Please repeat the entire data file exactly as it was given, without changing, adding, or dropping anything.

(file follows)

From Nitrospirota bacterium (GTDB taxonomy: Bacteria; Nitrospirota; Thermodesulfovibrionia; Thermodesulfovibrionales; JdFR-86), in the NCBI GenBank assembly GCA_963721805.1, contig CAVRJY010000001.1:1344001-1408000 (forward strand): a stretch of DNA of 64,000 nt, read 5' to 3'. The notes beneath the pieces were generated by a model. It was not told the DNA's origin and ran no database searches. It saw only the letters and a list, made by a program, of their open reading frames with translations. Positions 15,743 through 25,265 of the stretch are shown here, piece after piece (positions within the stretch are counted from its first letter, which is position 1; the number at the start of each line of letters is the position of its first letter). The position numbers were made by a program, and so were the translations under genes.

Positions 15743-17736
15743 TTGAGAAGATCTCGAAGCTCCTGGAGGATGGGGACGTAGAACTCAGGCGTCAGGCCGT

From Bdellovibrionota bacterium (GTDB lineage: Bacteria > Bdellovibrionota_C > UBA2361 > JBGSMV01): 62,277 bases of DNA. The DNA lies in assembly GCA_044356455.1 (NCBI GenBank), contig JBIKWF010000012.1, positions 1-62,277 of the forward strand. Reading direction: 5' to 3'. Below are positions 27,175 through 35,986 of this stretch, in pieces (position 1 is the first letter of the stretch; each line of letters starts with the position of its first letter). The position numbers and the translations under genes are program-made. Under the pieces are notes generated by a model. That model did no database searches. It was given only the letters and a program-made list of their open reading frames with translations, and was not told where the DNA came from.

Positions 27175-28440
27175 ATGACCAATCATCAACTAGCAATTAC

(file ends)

From Nitrospirota bacterium (GTDB taxonomy: Bacteria; Nitrospirota; Thermodesulfovibrionia; Thermodesulfovibrionales; JdFR-86), in the NCBI GenBank assembly GCA_963721805.1, contig CAVRJY010000001.1:1344001-1408000 (forward strand): a stretch of DNA of 64,000 nt, read 5' to 3'. The notes beneath the pieces were generated by a model. It was not told the DNA's origin and ran no database searches. It saw only the letters and a list, made by a program, of their open reading frames with translations. Positions 15,743 through 25,265 of the stretch are shown here, piece after piece (positions within the stretch are counted from its first letter, which is position 1; the number at the start of each line of letters is the position of its first letter). The position numbers were made by a program, and so were the translations under genes.

Positions 15743-17736
15743 TTGAGAAGATCTCGAAGCTCCTGGAGGATGGGGACGTAGAACTCAGGCGTCAGGCCGT

From Bdellovibrionota bacterium (GTDB lineage: Bacteria > Bdellovibrionota_C > UBA2361 > JBGSMV01): 62,277 bases of DNA. The DNA lies in assembly GCA_044356455.1 (NCBI GenBank), contig JBIKWF010000012.1, positions 1-62,277 of the forward strand. Reading direction: 5' to 3'. Below are positions 27,175 through 35,986 of this stretch, in pieces (position 1 is the first letter of the stretch; each line of letters starts with the position of its first letter). The position numbers and the translations under genes are program-made. Under the pieces are notes generated by a model. That model did no database searches. It was given only the letters and a program-made list of their open reading frames with translations, and was not told where the DNA came from.

Positions 27175-28440
27175 ATGACCAATCATCAACTAGCAATTAC